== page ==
Transnet did not pay any money to the hackers responsible for bringing much of the company’s operations to a grinding halt through a ransomware attack on its IT systems in late July.
This was according to public enterprises minister Pravin Gordhan, who recently updated the media on reforms at the state-owned transport company, including plans to draw on private investment to upgrade South Africa’s port infrastructure.
“No ransom was paid,” Gordhan stated in response to a question from journalists.
The minister said the majority of Transnet’s IT systems had fully recovered from the attack.
“About 90% of the IT systems at the corporate centre, freight, rail, port terminals, engineering, pipelines, and the port authority, which is slightly behind, are now fully recovered, and the appropriate security measures have been taken,” the minister stated.
Gordhan said Transnet had demonstrated it had the skills and capability, both in-house and through partners it was able to bring in during the incident, to identify the exact target of the attack and quickly shut down the systems to secure them.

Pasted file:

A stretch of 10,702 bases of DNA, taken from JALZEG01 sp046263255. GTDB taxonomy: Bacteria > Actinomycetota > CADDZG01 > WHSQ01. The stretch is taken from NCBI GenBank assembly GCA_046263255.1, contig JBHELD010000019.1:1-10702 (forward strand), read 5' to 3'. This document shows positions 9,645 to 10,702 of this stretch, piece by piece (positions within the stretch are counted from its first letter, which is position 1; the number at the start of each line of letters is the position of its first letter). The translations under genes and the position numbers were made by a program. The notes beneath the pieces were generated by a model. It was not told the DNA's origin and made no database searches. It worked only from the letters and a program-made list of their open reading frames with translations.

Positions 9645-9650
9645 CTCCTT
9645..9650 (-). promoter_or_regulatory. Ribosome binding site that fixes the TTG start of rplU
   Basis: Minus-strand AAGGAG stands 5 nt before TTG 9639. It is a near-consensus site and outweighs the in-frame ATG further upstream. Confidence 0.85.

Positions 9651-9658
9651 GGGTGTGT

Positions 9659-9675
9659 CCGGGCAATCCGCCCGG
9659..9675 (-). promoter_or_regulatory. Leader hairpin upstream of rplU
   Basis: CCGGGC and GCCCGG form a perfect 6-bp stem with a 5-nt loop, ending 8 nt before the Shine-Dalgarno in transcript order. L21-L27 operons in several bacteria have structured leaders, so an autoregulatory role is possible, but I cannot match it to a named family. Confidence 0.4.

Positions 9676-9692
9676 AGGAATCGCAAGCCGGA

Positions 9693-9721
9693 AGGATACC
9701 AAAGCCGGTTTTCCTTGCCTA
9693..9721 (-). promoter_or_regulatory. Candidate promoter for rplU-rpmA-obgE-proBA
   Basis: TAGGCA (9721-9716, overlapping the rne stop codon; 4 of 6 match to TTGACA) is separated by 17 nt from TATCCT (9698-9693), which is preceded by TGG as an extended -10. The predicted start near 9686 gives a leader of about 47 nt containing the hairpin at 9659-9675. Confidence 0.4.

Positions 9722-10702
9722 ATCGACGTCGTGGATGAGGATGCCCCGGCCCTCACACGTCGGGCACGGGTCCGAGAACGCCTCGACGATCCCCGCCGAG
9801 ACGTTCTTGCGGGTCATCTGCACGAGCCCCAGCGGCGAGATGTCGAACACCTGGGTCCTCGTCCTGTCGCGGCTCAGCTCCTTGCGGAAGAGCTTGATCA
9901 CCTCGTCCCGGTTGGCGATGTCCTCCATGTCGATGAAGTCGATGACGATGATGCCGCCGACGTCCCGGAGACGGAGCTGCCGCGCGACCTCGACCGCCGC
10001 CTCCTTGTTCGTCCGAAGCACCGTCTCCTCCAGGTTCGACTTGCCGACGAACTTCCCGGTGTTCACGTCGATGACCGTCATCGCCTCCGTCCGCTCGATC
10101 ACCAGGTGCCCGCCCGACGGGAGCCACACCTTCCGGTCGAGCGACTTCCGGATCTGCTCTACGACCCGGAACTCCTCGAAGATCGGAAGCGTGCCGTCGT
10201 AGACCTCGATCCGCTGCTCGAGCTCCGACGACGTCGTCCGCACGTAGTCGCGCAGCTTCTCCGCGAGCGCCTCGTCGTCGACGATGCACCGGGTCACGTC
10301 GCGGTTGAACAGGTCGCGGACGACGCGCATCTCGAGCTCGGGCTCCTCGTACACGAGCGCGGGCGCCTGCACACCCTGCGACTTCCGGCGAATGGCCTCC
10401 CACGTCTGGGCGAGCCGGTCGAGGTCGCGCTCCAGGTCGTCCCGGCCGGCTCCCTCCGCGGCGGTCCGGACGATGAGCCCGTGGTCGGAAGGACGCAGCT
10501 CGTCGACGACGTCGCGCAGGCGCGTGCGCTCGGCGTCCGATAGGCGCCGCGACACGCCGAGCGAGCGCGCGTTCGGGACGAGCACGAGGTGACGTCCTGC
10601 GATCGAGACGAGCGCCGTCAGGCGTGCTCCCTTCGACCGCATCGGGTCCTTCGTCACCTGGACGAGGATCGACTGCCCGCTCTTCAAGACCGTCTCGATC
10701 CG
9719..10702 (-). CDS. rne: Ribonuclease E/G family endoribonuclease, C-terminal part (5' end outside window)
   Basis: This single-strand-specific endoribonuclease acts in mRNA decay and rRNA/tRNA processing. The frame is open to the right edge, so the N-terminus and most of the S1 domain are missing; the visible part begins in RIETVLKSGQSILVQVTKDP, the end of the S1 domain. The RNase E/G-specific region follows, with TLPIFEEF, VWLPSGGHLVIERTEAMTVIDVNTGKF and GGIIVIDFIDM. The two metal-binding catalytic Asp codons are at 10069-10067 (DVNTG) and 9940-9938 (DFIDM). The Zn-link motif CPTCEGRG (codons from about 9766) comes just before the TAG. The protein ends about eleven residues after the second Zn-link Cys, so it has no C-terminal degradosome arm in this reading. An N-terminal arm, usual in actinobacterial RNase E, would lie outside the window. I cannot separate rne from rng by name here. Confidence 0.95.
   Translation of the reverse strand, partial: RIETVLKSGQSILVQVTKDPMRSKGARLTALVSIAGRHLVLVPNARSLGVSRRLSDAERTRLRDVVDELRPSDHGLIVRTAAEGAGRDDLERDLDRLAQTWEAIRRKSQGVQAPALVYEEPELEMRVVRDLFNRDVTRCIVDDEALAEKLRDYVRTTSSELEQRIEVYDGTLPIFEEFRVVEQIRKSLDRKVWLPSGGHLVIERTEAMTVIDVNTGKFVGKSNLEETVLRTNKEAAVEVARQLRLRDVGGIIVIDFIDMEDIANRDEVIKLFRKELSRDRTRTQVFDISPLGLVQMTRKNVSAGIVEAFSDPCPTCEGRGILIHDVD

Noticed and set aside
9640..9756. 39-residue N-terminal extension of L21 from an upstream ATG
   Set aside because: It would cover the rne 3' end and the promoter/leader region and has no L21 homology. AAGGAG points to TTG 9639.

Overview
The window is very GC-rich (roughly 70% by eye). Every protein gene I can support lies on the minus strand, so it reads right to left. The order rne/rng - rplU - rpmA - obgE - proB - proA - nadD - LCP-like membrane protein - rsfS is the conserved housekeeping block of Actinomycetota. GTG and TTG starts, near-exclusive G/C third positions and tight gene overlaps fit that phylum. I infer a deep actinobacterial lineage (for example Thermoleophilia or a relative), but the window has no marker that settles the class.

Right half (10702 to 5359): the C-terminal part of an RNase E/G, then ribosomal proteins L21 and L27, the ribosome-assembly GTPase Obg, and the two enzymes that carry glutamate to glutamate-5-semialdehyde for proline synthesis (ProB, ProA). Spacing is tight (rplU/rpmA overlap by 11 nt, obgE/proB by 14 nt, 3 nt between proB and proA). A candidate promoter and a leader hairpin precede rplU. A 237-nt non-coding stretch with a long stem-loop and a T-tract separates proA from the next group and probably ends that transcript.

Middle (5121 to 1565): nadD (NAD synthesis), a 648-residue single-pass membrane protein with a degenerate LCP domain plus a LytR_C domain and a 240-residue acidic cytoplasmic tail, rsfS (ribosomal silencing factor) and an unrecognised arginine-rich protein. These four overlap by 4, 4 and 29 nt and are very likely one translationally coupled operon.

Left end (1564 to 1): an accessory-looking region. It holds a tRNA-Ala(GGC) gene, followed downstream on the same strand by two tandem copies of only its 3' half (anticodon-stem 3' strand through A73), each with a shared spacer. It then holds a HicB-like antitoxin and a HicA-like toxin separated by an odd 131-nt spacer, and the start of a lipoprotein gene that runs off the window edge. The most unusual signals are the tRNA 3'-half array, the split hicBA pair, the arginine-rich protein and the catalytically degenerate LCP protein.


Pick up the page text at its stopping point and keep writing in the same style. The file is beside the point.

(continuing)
He also praised the company for putting in place operational measures that ensured that within 24 to 36 hours, the ports began to show some semblance of normal activity.
The minister added that further work was being done to ensure that Transnet implemented the lessons learnt from the experience in its IT systems.
He would not elaborate on any progress in identifying the culprits behind the attack, as the matter was still under investigation.
The attack on Transnet brought operations at many of South Africa’s ports to a near-standstill.
Employees were instructed not to use their laptops, desktops, or tablets connected to the Transnet domain. Staff were also told not to access their work emails on any device.
With IT systems offline, Transnet had to rely on manual systems to process incoming and outgoing ships and the movement of containers.
The company declared force majeure on 27 July — a common contract clause that frees all parties from liability when an extraordinary event occurs.
Cybersecurity firm Crowdstrike said the ransomware note found on Transnet’s systems was similar to those left in other attacks in recent months.
Vice president of intelligence at Crowdstrike, Adam Meyers, said it was linked to ransomware strains known as “Death Kitty,” “Hello Kitty,” and “Five Hands”.
These strains were identified in a ransomware attack on Polish video game developer CD Projekt and had exploited security vulnerabilities in SonicWall networking products.